The President, Her Excellency Pres. Ellen Johnson Sirleaf on Friday January 4th, 2013 issued Executive Orders Nos. 45 and 46 with immediate effect suspending tariffs on rice and cement. The intention is to ensure a simultaneous reduction in the market price of rice and cement. But can this assumption hold?
A press release from the Executive Mansion indicated that Executive Order No. 45 titled "Extension of Executive Order No. 19 on the Suspension of Tariff on Rice stating that the Government of Liberia in its desire to continue bringing relief to the public is extending Executive Order No. 19, suspending the import tariff on rice as classified under tariff Nos. 1006.30.00 (in packing of at least 5kg); and 1006.30.00 in packing of at least 5kg; and 1006.40.00 (broken rice) under Revenue Code of Liberia Act 2000 with immediate effect.
Explaining the Executive Order further, the press release stated that government conducted an assessment and evaluation of the causes of the increase in the price of strategic commodities and recognized the need to curb the continuous increase in the price of rice, the country's staple food with a view to make it affordable to the Liberian public. Previous Executive Orders Nos. 11 and 19 also suspended import tariff on rice to correct the situation.
Under Executive Order No. 46 titled 'Re-instituting the Suspension of the Protective tariff on cement' by wavering US$2 protective tariff, the government said it is in the interest of national reconstruction and development. It also aims at encouraging the establishment of local industries to supply goods to the general public as government granted certain incentives to CEMENCO for the production of cement.
The issue of rice, the country's staple food is very sensitive to the country's socio-economic and political process. One of the secrets of the long years of relative calm under the regime of Liberia's 18th President William V.S. Tubman was that government put into place strategies that ensured a continuous supply of rice on the Liberian market. For several years a bag of a large U.S parboiled rice known as "Pusawa Rice" was sold at less than US$20 per bag.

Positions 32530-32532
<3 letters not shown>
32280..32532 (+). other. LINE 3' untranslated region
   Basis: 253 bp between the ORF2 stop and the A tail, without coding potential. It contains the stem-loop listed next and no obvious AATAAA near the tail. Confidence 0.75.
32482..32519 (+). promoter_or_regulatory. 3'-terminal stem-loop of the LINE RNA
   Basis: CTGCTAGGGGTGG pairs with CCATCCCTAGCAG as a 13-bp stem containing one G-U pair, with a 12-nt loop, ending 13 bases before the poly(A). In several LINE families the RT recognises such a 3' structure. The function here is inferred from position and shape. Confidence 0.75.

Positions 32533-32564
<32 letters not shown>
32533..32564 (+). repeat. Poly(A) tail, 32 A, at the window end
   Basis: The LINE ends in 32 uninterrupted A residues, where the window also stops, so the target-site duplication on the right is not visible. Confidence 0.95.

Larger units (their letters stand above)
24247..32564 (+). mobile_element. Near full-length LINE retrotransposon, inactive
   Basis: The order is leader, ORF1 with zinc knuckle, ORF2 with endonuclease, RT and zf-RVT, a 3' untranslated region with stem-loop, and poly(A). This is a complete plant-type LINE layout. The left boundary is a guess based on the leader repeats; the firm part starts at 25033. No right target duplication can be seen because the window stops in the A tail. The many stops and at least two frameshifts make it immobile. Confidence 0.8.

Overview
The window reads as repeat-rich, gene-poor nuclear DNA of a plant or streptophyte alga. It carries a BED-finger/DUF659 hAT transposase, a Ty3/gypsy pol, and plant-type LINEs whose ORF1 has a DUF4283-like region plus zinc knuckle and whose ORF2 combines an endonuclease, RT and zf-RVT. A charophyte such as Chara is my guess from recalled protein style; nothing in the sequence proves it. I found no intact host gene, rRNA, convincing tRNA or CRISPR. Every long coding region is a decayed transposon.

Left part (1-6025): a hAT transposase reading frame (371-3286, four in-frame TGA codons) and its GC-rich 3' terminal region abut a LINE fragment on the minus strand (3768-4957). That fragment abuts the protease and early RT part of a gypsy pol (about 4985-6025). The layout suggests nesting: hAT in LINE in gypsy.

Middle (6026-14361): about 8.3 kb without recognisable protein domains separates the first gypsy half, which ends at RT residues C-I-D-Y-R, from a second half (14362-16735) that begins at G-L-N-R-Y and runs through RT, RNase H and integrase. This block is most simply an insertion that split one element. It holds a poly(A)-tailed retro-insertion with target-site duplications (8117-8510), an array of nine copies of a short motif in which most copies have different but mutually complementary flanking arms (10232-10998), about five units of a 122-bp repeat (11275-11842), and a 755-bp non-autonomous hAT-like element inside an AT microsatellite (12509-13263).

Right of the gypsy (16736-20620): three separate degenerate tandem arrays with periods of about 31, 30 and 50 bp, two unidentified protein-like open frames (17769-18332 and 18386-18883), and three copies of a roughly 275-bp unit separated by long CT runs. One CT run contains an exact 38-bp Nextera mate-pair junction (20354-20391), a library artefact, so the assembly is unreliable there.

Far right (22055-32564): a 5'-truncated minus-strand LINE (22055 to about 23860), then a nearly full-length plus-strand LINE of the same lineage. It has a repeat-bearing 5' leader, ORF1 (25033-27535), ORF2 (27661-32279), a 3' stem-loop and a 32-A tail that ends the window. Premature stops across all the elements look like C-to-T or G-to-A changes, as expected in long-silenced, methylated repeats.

It was during President William R. Tolbert's leadership that government made an attempt to increase the market price of a bag of rice in Liberia. This was due to the increased deficit in the Liberian economy resulting from the large government spending to host the Organization of African Unity (OAU) now the African Union summit, convened in Monrovia, The Tolbert government tried to balance the budget by announcing an increase in the price of a bag of pusawa rice.
This rice price increase was what opposition politicians took advantage of to organize street protests in Monrovia denouncing the rice price increase. Today governments in Africa are very sensitive to effecting price increases in the staple foods of countries.
It is our ardent view that government should ensure achieve its goal of effecting the drop in tariff, by ensuring that its benefits impact a reduction of the high cost of living on the ordinary Liberian through a decrease in the market price of a bag of rice and a bag of cement. This can be done by the Ministry of Commerce inspectors ensuring conformity to the reduction of tariff on the commodities mentioned.
We also view that in case there is a reduction in the market price of rice government's security agencies and other stakeholders would reactivate measures to curb the smuggling of cement and rice from Liberia for sale in neighboring countries. Some people are also wondering if such a reduction would in any way give stamina to local farmers to grow more food in line with government's policy to enhance the country's capacity for rice self sufficiency and food security.